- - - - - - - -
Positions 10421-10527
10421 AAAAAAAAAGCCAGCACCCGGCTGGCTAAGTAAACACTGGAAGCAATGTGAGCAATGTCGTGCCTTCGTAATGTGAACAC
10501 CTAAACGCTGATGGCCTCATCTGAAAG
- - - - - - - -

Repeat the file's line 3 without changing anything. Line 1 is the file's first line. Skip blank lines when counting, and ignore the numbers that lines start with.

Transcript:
10501 CTAAACGCTGATGGCCTCATCTGAAAG